Boudica

 

https://zh.wikipedia.org/wiki/File:Boadicea_Haranguing_the_Britons_(called_Boudicca,_or_Boadicea)_by_John_Opie.jpg

Boadicea Haranguing the Britons (called Boudicca, or Boadicea) By John Opie

Boudica, or Boadicea or Boudicca, is a historical figure from Iron Age Britain. She is best known for leading the rebellion against the Roman empire between 60 and 61 AD. Boudica was Queen of the Iceni tribe and a mother of two daughters. When she, her family and her people were horrifically wronged by the Roman empire, she started a rebellion that united the Iceni tribe with their neighbouring tribe, the Trinovantes. The rebellion led by Queen Boudica attacked and burned three roman settlement cities; Camulodunum (modern day Colchester), Londinium (modern day London), and Verulamium (modern day Saint Albans). When the rebellion faced the Roman Imperial army on the battlefield, the rebels were ultimately defeated and Boudica dead from possible suicide to avoid capture.

Work by: John Opie – engraving by William Sharp https://zh.wikipedia.org/wiki/File:Boadicea_Haranguing_the_Britons_(called_Boudicca,_or_Boadicea)_by_John_Opie.jpg

 

Iron Age Britain

South Britain late Iron age
South Britain Late Iron Age by Wikimedia Commons

The pre-Roman period Britain is identified as Iron Age Britain because iron was regularly used in society. It is believed that the Iron Age in Britain ended when the Romans invaded Britannia. For the Iceni, the Iron Age lasted until 60/61 AD when the tribe was defeated in Boudica’s rebellion. During the Iron Age Britain, the island was inhabited by political groups that archaeologists defined as ‘tribes’. Boudica was the wife of the leader of the Iceni tribe.

The Romans may have perceived Britain’s society as primitive and barbaric, however archaeological evidence shows the people of Britannia were far from being a primitive society. Instead, they had their own civilisation that was based on agricultural economies and lived in remarkable settlements. These communities had round, and oval shaped houses and had their own agricultural economy that was developed from over 3000 years of experience. The citizens of these communities used handmade pottery and were mostly self-sufficient.

Archaeologists have found weaponry and jewellery that indicates some people of these Iron Age communities had access to objects that would define their status amongst their community. The found weaponry suggest the Iron Age communities were dominated by a warrior aristocracy. It is possible that in some Iron Age societies, power and influence derived from success in warfare and the ownership of weapons was used as a representation of this power. Little is known about the nature of Iron Age warfare, though the type of weapons found suggest that hand-to-hand fighting was common.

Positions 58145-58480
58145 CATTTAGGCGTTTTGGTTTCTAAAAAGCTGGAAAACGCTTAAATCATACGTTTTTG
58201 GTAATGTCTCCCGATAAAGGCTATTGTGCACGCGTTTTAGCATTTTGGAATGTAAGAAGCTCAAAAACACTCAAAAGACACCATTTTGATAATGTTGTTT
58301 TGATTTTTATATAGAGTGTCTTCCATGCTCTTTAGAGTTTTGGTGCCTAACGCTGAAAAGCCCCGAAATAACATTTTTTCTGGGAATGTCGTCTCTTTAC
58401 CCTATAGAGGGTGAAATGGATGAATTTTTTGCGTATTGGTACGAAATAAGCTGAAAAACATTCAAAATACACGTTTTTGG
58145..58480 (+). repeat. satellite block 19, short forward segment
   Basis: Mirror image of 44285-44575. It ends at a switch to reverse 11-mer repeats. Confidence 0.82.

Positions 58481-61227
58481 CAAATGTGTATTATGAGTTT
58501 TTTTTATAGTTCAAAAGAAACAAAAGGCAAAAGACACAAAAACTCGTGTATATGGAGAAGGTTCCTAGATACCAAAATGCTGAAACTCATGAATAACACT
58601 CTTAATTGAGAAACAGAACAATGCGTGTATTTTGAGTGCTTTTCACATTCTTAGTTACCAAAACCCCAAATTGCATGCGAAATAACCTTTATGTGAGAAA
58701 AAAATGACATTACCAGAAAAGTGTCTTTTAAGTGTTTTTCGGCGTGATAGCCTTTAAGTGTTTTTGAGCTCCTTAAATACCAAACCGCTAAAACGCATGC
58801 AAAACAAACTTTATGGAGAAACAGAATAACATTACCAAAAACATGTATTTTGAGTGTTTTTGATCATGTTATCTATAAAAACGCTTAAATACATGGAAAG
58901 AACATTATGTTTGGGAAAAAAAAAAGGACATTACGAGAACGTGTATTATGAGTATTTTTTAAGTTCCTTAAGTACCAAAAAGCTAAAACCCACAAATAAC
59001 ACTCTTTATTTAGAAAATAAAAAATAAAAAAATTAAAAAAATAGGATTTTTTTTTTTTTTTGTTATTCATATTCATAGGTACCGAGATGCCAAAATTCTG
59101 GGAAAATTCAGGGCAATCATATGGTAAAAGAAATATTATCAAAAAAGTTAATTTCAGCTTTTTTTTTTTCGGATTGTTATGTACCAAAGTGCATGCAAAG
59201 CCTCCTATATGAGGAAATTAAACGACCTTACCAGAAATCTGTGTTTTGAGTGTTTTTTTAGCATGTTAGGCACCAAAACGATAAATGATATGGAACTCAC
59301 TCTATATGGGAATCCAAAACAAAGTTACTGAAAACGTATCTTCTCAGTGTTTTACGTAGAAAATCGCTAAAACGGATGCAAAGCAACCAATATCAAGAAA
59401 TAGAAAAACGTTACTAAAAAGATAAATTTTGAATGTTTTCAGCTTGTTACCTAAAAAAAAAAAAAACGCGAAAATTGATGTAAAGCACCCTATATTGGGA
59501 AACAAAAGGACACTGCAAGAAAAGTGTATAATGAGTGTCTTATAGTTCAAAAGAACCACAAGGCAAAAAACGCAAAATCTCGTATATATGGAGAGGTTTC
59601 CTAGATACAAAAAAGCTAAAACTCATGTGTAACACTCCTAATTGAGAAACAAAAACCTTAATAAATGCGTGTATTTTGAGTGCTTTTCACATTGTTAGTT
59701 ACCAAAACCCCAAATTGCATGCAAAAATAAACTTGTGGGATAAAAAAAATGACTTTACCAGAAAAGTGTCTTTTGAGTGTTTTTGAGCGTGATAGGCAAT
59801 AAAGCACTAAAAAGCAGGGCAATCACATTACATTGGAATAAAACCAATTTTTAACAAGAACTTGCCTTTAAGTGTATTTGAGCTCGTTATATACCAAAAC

Map by: Wikimedia Commons,https://commons.wikimedia.org/wiki/File:South.Britain.Late.Iron.Age.jpg

Romans Invading Britain

Before the expansion of the Roman empire across Western Europe, it is possible the people in Britain lived in peace but once the Romans invaded, it caused a great instability amongst the tribes. For example, while the Iceni were essentially being driven towards outright rebelling against the Romans, their southern neighbour tribe, the Trinovantes, were suffering from heavy taxation from the Roman empire due to the maintenance of the temple at Camulodunum where the living Roman emperor was worshipped. This led the Trinovantes to open revolt and unite with the Iceni against the Romans.

Before the Iceni tribe was ruled by Boudica and her husband Prasatagus, the tribe was largely ruled by a man whose name is believed to be Antedios. When emperor Claudius arrived, the Iceni under Antedios rule surrendered and regarded themselves as allies of Rome according to Tacitus. The treaty they made with Claudius established the Iceni as a ‘client kingdom’ under Roman rule. The Iceni believed that for their tribute and supply of army recruits for the empire, they had regained their independence. Antedios was replaced by Boudica’s husband Prasatagus and it appears he was successful in ruling the Iceni. It is unknown how much command Boudica had over the tribe during her husband’s rule, but her behaviour after her husband’s death suggests she may have had considerable power behind the throne when Prasatagus was king. Roman historians Tacitus and Cassius Dio suggested in their works, women in Britain could be chosen as leaders and could lead their people into battle, but it is uncertain how common women leaders during Iron Age Britain were.